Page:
Scaling up Targeted Instruction in Ghana

The Ministry of Education of Ghana and its specialized agency Ghana Education Service (GES) are in the process of scaling up a Targeted Instruction program in 10,000 Ghanaian schools. In the context of this project, Innovations for Poverty Action will provide them technical assistance to ensure the effective and evidence-based scaling-up of the program.

Policy challenge

While Ghana has greatly expanded access to primary school in the last two decades, very few children meet grade-level academic standards and an astounding number of students perform far below basic literacy and numeracy competency levels. A 2016 National Education Assessment found that 91% of Ghanaian children were enrolled in primary school, but less than 25% and 37% of students in primary grades 4 and 6 had the required level in mathematics and English respectively (Ministry of Education of Ghana, 2016). These scores mask an important and related concern: within-grade heterogeneity.

Evidence-based innovation

Targeted Instruction – also known as “differentiated learning” or “Teaching at the Right Level” – is a pedagogical approach that tailors instruction at the level of the student’s current knowledge, focusing on foundational literacy and numeracy skills. Targeted Instruction groups children by learning level, rather than by age or grade.

Since 2010, Innovations for Poverty Action (IPA) has partnered with the Ghana Ministry of Education and Ghana Education Service, a specialized agency under the ministry, to develop scalable ways to improve the quality of education in the country, using evidence to inform program design and testing solutions at scale. IPA conducted the first evaluation of the Targeted Instruction program in Ghana in 2013, and found significant improvements in numeracy and literacy on average.

Today and over the next five years, the Ghanaian government and its development partners are investing in rolling out the Targeted Instruction program to 10,000 schools through the Ghana Accountability for Learning Project (GALOP). Embedding data-driven learning mechanisms into the project cycle will be critical to ensure that the program’s implementation at scale follows the proven intervention model.  FID funding will allow IPA to strengthen the monitoring, evaluation, and learning capacity of the Ministry of Education by providing technical assistance to the Ghana Education Service in scaling up the program.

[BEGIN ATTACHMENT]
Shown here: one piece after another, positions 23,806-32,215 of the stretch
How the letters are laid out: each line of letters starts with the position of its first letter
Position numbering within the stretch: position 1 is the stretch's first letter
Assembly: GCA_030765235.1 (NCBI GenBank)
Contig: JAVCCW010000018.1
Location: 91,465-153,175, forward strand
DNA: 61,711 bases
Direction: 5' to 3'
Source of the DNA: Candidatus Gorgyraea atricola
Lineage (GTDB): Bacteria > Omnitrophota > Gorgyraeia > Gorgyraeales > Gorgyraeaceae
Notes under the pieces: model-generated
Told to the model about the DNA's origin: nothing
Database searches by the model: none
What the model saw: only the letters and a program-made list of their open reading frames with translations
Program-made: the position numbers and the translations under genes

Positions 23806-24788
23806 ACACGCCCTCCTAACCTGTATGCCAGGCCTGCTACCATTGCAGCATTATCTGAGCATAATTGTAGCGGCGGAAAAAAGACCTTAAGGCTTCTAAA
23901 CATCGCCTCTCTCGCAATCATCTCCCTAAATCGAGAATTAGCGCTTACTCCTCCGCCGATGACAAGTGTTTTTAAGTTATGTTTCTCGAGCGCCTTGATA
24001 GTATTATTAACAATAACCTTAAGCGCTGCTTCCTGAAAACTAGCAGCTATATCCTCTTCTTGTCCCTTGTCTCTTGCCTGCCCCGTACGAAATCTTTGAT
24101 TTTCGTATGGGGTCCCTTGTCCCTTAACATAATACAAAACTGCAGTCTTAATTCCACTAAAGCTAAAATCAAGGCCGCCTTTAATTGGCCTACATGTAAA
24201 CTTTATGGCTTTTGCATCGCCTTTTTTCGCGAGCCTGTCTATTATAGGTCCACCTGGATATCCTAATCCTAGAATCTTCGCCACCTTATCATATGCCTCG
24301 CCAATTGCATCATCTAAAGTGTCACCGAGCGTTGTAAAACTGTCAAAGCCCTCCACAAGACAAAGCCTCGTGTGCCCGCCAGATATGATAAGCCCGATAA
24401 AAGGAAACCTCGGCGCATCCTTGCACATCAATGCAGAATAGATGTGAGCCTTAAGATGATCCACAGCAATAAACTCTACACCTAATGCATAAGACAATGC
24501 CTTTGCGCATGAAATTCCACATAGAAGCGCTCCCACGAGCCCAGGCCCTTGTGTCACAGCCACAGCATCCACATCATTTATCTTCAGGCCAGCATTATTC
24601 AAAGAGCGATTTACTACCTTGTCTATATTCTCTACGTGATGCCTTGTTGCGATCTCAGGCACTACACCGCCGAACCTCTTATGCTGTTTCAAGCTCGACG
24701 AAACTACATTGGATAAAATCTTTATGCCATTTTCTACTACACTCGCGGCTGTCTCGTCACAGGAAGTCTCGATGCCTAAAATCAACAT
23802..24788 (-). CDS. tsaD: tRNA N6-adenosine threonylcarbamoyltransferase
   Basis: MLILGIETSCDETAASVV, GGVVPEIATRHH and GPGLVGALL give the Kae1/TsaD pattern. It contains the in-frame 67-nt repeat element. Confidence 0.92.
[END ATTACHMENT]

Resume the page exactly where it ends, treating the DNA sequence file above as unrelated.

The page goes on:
Expected impact and key learnings

Research has identified positive associations between education and development outcomes, including improved health, productivity, peace, and gender equity. Addressing failing education systems will advance learning outcomes and deliver upon these additional benefits.

The innovation specifically targets students who are falling behind in class, including those who are returning to school with varying learning levels after the disruption of their schooling caused by the closure of schools due to the Covid-19-pandemic. Targeted Instruction will be implemented in 10,000 primary schools, including Ghana’s lowest-performing schools, with the goal of benefiting nearly 1,880,000 students over five years.

National assessments of primary school students also highlight that the innovation would mostly benefit students in regions of Ghana with the lowest national test scores (Northern Regions). Targeted Instruction is therefore a key strategy for improving education in Ghana and reducing disparities in educational attainment.

Presentation of the team

Innovations for Poverty Action (IPA) is a non-profit organization founded in 2002 which designs and implements rigorous impact evaluations to test the effectiveness of development programs.

Innovations for Poverty Action will work closely with the Ghana Ministry of Education and the Ghana Education Service for the targeted instruction scale-up and with UNICEF Ghana that will provide technical assistance in the scale-up.